Flight – bringing awareness through photography to newly arrived refugees

Flight_Poster-Final (1)

Thanks to the hard work of Cameras4Change volunteers Maxine Bulloch and Kathryne Racich, ten recently arrived refugees and immigrants to Canada were provided with cameras and equipment from Nikon Canada, Lowepro and Sandisk to document their first thoughts and interpretations of Canada. The project, entitled FLIGHT was in collaboration with local organisations, DIVERSEcity and MOSAIC with support from SIETAR.

The purpose of the project was multifold: for participants to create their own story of what it is like to start a new chapter in a foreign country and create a visual time stamp of where they are right now; to increase communication of what it is to be a refugee/immigrant in the wider community; and to forge connections and help create communities for participants.

Participants came to Canada from Myanmar, Thailand, Afghanistan, Iraq and Iran, and had been in Canada from between two months to two years. During the workshops which were constructed as an absolute safe-space and operated from a ‘do no harm’ frame, the participants talked about their experience of photography, what they were hoping to learn through their participation of the project and they learnt how to use their Nikon camera. At the follow-up workshops, participants shared what was opening up for them and their photos they’d taken, and photos were beautiful! Each person turned their camera and attention to what was important to them, with topics of interest including nature, symmetry, and symbols of the future. This was very much an exercise of ‘through the eyes of’, rather than having participants be in front of the camera – although if they wished to do so then by all means were free to! It was so great to see participants’ confidence grow during the project, and that reflected in the photography they did too.

From the images taken, the participants selected their favourite five and wrote descriptions to go alongside each and the chosen images were printed and exhibited from 1-7 April in a weeklong gallery located in Chinatown, downtown Vancouver in a space kindly donated by This Open Space. The opening was organized by SIETAR, and there were four speakers – Farooq Al-Sajee (Iraq/Syria), Josiane Anthony (Togo/Ghana), Daniel Tseghay (Eritrea), and Yashar Nijati (Iran), who helped educate the visitors of FLIGHT about the realities of the refugee experience. Farooq also serenaded us with his amazing classical improvised talents on the Oud.

FUTURE PLANS
– We are looking at connecting with organisations and city halls that are within the participants’ communities and beyond, in order to extend the exhibition. We are doing this with the aim of continuing advocacy and raising awareness – to increase understanding and to contribute to the building of stronger, more connected communities through dialogue and inner reflection.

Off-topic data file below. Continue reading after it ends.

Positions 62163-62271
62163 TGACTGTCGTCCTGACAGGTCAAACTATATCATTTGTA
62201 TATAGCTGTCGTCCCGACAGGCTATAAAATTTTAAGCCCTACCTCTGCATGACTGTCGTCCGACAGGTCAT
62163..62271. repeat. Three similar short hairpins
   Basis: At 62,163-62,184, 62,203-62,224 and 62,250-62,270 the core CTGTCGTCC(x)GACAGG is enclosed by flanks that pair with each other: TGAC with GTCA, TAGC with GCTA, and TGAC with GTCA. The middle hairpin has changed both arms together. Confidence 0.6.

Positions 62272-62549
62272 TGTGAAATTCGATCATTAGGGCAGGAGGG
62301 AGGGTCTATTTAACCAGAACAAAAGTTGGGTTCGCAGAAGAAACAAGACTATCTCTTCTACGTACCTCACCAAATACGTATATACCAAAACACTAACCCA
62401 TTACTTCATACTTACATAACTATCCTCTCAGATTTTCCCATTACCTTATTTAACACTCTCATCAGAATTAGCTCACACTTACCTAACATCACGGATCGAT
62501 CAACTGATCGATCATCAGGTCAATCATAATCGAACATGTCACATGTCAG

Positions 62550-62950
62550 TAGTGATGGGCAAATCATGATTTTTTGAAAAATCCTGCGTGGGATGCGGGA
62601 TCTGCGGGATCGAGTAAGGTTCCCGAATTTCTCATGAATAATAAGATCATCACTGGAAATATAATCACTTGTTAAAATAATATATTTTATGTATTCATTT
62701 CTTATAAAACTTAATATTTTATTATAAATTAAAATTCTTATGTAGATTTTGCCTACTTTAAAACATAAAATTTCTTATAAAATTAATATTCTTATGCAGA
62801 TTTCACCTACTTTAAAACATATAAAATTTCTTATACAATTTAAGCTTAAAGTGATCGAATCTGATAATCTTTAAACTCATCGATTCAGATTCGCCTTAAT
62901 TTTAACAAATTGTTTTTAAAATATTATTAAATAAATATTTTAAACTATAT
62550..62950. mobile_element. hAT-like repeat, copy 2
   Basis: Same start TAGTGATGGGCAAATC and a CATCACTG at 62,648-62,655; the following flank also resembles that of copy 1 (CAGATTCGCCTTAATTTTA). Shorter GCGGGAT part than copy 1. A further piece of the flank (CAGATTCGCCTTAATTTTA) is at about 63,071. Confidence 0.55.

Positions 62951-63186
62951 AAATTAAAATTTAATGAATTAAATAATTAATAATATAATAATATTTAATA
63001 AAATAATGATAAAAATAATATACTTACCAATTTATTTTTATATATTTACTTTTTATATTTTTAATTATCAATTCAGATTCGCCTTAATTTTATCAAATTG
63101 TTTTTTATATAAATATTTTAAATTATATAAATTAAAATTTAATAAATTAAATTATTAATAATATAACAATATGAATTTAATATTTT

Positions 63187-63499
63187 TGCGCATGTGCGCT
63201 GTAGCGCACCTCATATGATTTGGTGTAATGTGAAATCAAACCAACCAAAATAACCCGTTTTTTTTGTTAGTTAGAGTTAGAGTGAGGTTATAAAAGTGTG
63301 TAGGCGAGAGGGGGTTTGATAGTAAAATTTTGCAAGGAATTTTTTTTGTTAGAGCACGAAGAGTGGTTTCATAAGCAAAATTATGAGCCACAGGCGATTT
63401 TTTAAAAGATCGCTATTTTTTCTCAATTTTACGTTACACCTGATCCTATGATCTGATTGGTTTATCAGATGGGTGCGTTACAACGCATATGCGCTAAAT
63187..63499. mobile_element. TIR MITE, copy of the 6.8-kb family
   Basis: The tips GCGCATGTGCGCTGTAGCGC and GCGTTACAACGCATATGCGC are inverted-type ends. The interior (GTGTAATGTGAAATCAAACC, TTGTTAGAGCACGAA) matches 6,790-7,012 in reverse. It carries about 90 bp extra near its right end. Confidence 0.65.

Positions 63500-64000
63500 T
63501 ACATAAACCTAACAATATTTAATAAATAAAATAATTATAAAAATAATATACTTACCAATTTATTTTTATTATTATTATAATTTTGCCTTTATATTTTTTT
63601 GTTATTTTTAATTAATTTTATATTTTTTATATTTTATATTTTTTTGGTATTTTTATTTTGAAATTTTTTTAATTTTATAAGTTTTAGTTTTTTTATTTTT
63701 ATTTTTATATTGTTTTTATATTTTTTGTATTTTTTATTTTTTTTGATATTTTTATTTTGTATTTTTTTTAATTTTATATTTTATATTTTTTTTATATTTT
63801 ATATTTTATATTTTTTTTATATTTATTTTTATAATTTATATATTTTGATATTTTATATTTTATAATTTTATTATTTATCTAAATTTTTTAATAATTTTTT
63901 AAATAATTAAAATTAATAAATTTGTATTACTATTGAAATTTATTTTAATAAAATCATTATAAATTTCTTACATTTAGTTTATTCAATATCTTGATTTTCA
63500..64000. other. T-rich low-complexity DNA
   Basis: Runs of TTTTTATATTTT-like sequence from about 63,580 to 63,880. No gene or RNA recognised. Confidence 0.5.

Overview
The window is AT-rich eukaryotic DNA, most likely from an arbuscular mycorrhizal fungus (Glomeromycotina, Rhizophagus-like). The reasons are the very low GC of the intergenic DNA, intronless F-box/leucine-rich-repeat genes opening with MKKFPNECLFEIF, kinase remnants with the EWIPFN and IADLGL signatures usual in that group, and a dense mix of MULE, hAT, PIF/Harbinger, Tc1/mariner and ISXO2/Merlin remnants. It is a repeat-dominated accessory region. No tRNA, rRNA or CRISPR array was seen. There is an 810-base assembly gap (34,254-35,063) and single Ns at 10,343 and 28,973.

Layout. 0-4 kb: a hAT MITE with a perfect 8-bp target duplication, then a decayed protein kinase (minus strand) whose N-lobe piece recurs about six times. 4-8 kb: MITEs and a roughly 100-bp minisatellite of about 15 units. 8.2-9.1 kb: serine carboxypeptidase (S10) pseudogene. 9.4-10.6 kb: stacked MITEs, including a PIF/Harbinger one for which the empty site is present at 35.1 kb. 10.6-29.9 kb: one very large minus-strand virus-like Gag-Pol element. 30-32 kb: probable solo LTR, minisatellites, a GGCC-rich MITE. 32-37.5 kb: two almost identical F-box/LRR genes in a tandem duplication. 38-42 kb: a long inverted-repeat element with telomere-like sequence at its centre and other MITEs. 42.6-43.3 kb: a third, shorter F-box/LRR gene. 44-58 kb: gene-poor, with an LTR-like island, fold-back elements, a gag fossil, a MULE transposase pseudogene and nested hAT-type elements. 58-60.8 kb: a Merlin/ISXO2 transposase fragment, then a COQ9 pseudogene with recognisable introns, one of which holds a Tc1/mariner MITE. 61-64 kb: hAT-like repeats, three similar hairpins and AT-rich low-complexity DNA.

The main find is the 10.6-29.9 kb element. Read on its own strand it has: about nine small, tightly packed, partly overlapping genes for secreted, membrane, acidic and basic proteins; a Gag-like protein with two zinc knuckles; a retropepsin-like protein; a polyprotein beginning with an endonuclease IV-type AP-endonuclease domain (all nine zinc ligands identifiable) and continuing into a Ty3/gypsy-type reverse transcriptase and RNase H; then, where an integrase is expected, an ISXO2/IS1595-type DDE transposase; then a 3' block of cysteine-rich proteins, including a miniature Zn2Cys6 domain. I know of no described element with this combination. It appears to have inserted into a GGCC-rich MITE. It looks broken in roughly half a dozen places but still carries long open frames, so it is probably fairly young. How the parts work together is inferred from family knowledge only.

– As a result of participating in the project, participants have expressed a desire for more programs, and for these subsequent projects to have longer durations. Thus, one of our future endeavors is to secure funding for the continuation of this powerful program, keeping in mind the needs and wishes of the participants.
– We are also looking for future collaborations with organisations and people who are interested in supporting newcomers and other societal groups going through transition or those who desire self-expansion through creative self-expression and dialogue.

To see a copy of the FLIGHT report and up-to-date news of what else is going on head on over to the FLIGHT Facebook page.

Check out this gallery of some of the work and words of the FLIGHT participants!

Waheed

Waheed, Afghanistan – “This is my favourite photo. It represents my longing for education in Canada, a desire I could not achieve as a refugee in Pakistan. University is something that builds someone’s capacity. I have sent an application and have been accepted to study.”

Rafi

Rafi, Afghanistan – “I like how the tree stands right in the middle of nature and the future. I think it represents how we are destroying nature and we think we’re making the world a better place but we’re really making it worse. I like how the tree doesn’t have a single leaf. It’s like the chemicals from behind have made it dry.”

Paw December

Paw December – “In the evening me and my nephew went outside to a pond because we wanted to see ducks. We brought duck food, and my nephew fed the ducks which they enjoyed very much. This is my favourite photo.”